The wireless industry is committed to providing accessible devices to individuals with speech limitations.
People with speech impairments can still easily use wireless devices. Manufacturers are working hard to design effective, efficient phones to make communication easier.
Listed below are accessibility features that may be built in to a wireless device to make wireless products and services easier to use for individuals with speech impairments:
- Text Communications – Texting is a fast and effective way to communicate nonverbally. Other text-based communications like e-mail and instant messaging services make it easy to communicate with your mobile device.
- TTY Compatible – Wireless devices are usually compatible with certain Text Telephone (TTY) devices.
- Voice Output – Voice Output features “speak” to you, offering information like battery level, Wi-Fi and cellular network signal levels, incoming calls or messages and contacts.
- Speech Recognition – Smart devices continue to learn to recognize your specific speech patterns. Representatives of the devices you are interested can help you learn more about these features.
If a wireless device doesn’t come with a built-in accessibility feature, ask a wireless carrier representative if the features you are looking for can be downloaded. Third-party developers may offer wireless device apps that add relay services and functions like text-to-speech, screen readers and automatic dialing. It’s also a good idea to speak with a healthcare professional or wireless carrier representative about accessibility accessories and compatibility with Assistive Technology (AT).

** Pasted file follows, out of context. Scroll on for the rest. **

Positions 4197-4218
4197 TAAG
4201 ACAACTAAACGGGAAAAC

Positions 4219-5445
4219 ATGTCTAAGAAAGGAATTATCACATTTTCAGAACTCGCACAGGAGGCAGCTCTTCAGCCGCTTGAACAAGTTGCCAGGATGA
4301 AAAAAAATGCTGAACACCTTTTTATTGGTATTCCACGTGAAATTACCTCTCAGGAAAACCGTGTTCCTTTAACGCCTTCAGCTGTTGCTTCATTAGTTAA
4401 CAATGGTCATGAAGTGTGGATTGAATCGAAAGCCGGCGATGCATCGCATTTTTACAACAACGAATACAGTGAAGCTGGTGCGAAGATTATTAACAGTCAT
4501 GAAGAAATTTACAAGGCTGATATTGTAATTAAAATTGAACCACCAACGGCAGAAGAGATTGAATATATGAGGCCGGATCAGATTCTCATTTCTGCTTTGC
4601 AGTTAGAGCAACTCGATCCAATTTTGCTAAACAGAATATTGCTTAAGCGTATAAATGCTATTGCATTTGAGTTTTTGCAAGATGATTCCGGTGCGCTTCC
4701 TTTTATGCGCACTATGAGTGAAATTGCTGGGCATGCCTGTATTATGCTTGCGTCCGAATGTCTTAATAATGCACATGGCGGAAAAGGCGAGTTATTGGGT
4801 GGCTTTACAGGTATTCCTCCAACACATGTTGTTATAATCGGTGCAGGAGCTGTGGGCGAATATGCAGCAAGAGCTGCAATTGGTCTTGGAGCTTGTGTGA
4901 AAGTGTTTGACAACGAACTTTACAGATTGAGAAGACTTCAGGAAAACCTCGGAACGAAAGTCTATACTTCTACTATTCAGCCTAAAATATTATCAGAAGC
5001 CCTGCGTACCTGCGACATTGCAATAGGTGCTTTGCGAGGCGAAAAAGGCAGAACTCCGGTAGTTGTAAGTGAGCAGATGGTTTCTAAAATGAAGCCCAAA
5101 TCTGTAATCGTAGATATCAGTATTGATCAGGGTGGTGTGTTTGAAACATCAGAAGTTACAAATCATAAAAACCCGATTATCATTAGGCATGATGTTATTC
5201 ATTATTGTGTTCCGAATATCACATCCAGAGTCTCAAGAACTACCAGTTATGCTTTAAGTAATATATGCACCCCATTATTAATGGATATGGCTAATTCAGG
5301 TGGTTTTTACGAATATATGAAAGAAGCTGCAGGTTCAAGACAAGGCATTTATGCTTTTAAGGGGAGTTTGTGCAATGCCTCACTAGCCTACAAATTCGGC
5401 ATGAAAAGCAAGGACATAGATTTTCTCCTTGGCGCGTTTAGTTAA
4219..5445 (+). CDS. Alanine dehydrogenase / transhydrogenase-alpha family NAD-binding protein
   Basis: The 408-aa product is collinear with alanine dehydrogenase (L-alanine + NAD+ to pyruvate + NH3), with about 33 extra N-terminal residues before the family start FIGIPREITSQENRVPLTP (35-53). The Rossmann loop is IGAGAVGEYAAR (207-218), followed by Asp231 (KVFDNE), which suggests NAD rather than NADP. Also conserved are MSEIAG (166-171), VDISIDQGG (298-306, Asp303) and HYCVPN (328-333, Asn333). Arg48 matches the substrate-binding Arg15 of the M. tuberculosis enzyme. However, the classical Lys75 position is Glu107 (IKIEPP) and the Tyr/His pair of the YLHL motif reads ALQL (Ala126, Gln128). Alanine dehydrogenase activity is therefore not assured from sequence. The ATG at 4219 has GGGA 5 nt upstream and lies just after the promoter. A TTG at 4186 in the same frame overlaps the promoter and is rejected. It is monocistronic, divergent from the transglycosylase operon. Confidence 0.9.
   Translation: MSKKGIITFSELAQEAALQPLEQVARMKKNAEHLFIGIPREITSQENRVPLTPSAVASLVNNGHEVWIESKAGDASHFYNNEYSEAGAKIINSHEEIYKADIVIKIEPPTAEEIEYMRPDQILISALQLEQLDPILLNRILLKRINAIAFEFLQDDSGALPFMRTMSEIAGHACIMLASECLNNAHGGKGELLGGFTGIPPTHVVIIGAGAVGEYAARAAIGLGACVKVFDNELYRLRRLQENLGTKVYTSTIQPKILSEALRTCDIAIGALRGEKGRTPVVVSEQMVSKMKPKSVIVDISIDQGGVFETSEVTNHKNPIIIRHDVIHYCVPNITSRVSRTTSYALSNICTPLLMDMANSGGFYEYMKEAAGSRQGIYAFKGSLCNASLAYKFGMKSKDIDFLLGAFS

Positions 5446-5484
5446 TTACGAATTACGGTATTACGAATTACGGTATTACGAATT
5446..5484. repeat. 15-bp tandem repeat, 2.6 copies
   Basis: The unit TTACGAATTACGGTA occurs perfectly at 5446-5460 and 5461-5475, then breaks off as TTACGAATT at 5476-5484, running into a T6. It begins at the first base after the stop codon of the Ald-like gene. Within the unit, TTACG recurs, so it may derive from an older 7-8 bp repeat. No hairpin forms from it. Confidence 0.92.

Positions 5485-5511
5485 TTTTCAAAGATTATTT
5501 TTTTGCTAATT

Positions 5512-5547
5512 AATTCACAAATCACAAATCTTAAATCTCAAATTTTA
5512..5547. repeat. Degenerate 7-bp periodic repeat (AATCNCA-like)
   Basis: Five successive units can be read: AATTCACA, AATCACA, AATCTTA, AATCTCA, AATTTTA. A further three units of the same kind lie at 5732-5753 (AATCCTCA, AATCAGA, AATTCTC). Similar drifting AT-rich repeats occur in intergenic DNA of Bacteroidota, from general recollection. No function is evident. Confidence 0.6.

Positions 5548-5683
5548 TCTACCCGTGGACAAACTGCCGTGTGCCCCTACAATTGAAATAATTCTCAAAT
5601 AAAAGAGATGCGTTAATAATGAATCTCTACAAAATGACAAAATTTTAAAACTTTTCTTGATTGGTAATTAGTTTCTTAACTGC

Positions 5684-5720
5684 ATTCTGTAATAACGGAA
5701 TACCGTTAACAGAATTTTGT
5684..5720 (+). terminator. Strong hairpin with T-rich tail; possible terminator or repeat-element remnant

Tips for Real-Time Text (RTT)
Benefits: RTT is faster than a text or SMS (Short Message Service). During RTT calls, each participant sees each individual character (letter, number, or symbol) as it is typed by the sender, mirroring spoken conversation. Faster communication can be beneficial during high stress situations—such as an emergency—when you need to quickly relay critical information about your location and state of wellness.
Other benefits of RTT include:
- Operability with modern smartphone keyboards, allowing users to communicate in multiple languages, use emojis, or type symbols such as the “@” key.
- Ability to communicate with the same ten-digit phone number that is used to conduct a voice call.
- Avoiding costly supplemental devices such as TTYs because communication can be conducted solely through your wireless device.
- Backward compatibility with TTY.
- Applicability of TTY protocol such as abbreviated text.
Availability: How do I know if RTT works on my device? It is best to follow up with your wireless provider directly to learn about RTT availability for your plan and options for your device. Although RTT features vary based on your wireless provider and the type of device you are using, most of the latest models of smartphones should have RTT capabilities.
Safety: Can I call 911 with RTT? Yes, RTT can be used to connect with first responders during an emergency. If the PSAP (Public Safety Answering Point) you are connecting to is RTT-ready, then RTT communication will operate both ways. In some instances, RTT can also substitute for a TTY.
Usability: Accessing RTT settings on your device varies based on your wireless provider settings and the device that you are using. Some providers install RTT features directly into the software of certain devices. Other providers offer the service via an app that you can download to your smartphone. RTT is a new feature, and the wireless industry is committed to regularly enhancing and expanding the service.
Cost and Billing: The billing structure for RTT calling varies based on your individual plan with your wireless provider. Some providers offer unlimited voice calling as part of an accessibility plan, while others may offer RTT as part of their overall phone plan without additional charge. It is best to follow up with your service provider directly to discuss how RTT fits into your wireless plan. You can find helpful contact information for your provider at AccessWireless.org – Carriers & Services.
Additional Resources on RTT: